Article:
Nightclubs and other establishments serving glasses and bottles need to have staff performing regular checks and sweeps to clear up any discarded or broken glasses. They should also meet a certain minimum level of lighting, especially around tripping hazards like stairs, steps, chairs and tables. If the case reveals that these measures had not been met before your accident happened then the nightclub will be liable for paying you compensation.

Claim For A Restaurant Or Pub Injury From Broken Glass

Similarly to nightclubs, pubs and restaurants can pose the risk of guests suffering broken glass injuries by leaving out glasses which have been left on the floor or dropped and smashed. Broken glasses in public areas pose the risk of people stepping on them and cutting themselves, but they also pose the risk of people tripping and falling over onto them. For this reason restaurants must have staff clear away and dispose of all broken glasses immediately.  They can be found liable for failing to do so in the event that a customer suffers an injury and makes a personal injury claim.

Restaurants must be just as diligent in clearing up all broken glasses in staff only parts of the premises as in the public areas, especially when it comes to preparing food. If kitchen staff aren’t careful not to leave any pieces of broken glass lying around they might end up in a guests food, resulting in the guest eating broken glass by mistake, which can cause serious internal injuries.

Claim If You Are Cut By Glass On Your Foot

The most likely way for someone to be cut by glass on their foot is to step on a piece of broken glass. This will be much more likely to cause an injury if they are not wearing shoes or are wearing thin soled shoes. In some public areas being allowed to step on a piece of broken glass could make the owners of that property liable. In any business which is open to the public the management must make sure that all pieces of broken glass are cleared up immediately. If there is too much of it to clear up at once (i.e. if an entire window frame has been smashed) then the area should be clearly cordoned off until it can be dealt with.

At work as we have mentioned glass injuries could be the responsibility of your employer. If you are in a workplace where pieces of broken glass are expected to be common (for example if are working on demolishing a building) then the employer should provide reinforced working boots for your protection.

Claim If You Are Cut By Glass On Your Hand

As part of their duty of care to their customers and guests businesses need to make sure that all of their goods are safe to handle and all facilities are safe to use. That means there is never an excuse for a business to allow a customer to cut their hands or fingers on glass. One example of how this could happen would be if a bottle or a jar on a shelf in a supermarket got smashed and pieces of glass were left on the shelf which customers were picking goods from. Failing to make sure all the glass was cleared away would be an unacceptable breach of the businesses duty of care and could make them liable for compensation. If you would like to know more about how supermarkets can be liable for customers injuring themselves, you can click here.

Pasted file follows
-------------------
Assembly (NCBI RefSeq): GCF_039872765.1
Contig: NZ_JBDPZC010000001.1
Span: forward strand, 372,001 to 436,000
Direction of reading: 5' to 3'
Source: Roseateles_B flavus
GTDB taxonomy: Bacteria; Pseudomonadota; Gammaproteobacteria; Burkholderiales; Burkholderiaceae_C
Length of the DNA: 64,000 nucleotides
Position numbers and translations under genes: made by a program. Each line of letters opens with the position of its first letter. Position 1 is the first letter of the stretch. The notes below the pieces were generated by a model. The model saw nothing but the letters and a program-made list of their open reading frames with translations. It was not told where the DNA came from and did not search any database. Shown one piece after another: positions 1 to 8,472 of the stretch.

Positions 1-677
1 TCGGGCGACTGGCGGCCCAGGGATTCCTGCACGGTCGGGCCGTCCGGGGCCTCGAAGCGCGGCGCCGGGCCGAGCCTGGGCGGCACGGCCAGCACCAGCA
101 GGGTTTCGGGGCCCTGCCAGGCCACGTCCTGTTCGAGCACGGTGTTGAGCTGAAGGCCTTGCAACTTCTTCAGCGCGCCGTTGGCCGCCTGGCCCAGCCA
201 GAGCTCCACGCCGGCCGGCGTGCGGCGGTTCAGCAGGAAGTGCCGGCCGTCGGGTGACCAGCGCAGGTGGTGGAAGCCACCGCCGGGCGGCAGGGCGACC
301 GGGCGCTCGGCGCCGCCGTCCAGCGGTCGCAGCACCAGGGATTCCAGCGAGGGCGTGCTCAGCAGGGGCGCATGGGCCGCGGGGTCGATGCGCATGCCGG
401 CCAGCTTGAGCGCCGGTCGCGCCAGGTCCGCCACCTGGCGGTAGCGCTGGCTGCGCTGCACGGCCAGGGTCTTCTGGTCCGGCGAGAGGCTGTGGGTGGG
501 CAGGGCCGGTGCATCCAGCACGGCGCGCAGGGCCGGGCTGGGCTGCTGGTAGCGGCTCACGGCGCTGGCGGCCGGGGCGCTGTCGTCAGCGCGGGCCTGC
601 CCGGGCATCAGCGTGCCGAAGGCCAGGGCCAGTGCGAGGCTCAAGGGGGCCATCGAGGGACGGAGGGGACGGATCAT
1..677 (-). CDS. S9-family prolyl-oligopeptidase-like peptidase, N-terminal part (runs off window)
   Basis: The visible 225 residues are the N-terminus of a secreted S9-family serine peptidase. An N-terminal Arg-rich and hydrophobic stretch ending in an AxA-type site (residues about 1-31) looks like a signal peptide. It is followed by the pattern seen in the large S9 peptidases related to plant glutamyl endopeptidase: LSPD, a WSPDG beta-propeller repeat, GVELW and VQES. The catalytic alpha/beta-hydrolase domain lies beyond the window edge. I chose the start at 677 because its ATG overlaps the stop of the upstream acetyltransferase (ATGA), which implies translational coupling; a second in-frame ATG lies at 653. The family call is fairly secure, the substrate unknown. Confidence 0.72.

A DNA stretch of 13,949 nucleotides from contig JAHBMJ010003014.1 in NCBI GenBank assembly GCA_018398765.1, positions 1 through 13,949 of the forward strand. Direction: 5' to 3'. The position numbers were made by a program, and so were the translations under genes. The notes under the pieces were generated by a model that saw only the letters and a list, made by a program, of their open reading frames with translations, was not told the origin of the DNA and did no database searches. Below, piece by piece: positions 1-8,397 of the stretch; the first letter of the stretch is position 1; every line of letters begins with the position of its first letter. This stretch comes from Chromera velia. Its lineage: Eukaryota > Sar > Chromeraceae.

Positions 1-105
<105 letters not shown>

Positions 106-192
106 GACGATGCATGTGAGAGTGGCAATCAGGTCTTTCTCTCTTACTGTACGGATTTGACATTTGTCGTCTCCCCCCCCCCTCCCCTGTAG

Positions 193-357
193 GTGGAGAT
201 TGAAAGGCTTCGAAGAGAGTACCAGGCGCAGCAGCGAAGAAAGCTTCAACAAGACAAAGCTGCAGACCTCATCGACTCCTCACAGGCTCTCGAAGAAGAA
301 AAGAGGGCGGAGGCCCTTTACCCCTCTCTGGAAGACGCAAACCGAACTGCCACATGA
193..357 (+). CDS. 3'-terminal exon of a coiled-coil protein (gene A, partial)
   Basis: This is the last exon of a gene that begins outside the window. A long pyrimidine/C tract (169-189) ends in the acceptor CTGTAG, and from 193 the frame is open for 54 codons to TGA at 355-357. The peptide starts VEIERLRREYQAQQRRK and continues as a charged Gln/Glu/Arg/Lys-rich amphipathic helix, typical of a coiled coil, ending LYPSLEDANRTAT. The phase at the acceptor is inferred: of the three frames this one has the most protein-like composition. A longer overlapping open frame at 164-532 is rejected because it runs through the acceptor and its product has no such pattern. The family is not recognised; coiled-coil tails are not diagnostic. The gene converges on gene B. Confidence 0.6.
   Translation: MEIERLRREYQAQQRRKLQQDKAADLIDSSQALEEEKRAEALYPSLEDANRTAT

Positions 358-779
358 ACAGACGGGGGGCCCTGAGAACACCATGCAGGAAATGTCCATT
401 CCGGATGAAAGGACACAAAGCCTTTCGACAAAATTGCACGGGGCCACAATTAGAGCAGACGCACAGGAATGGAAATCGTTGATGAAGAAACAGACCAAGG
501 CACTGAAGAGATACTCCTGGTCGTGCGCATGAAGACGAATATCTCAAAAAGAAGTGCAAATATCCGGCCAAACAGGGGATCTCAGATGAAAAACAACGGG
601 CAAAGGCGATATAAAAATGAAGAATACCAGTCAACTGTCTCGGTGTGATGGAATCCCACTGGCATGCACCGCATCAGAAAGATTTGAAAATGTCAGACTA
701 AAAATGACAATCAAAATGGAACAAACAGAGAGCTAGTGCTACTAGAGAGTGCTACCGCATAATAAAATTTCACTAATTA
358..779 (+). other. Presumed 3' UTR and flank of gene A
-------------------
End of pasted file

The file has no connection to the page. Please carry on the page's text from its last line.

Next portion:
Liability If Injured By Broken Glass

If someone has liability for something that means they have been found to be responsible for causing or failing to prevent your accident. They are the party that the claim for compensation is made against. This could be various different people or organisations depending on where and how you came to be injured by glass.

If you were cut by glass in a road traffic accident (RTA) for example, the claim would be made against the driver who caused the accident, and if they were liable they would have to pay the compensation from their insurance. The claim would be made to the Motor Insurance Bureau if the driver was uninsured, left the scene without leaving details or was in a stolen vehicle. You can find out more information about RTA’s in general on this page.

If you were cut by broken glass in a public place, such as a bar or a café, then the liability would be with the owner of that premises or business as they have a duty of care to make sure that their business is safe for their customers. You can read more about public liability accident claims here.

If you were cut by broken glass at work then your employer could be liable for an accident at work claim, as the Health And Safety At Work Act 1974 requires that employers take all steps possible to make their workplace’s safe from accidents. You can read more about workplace accidents here.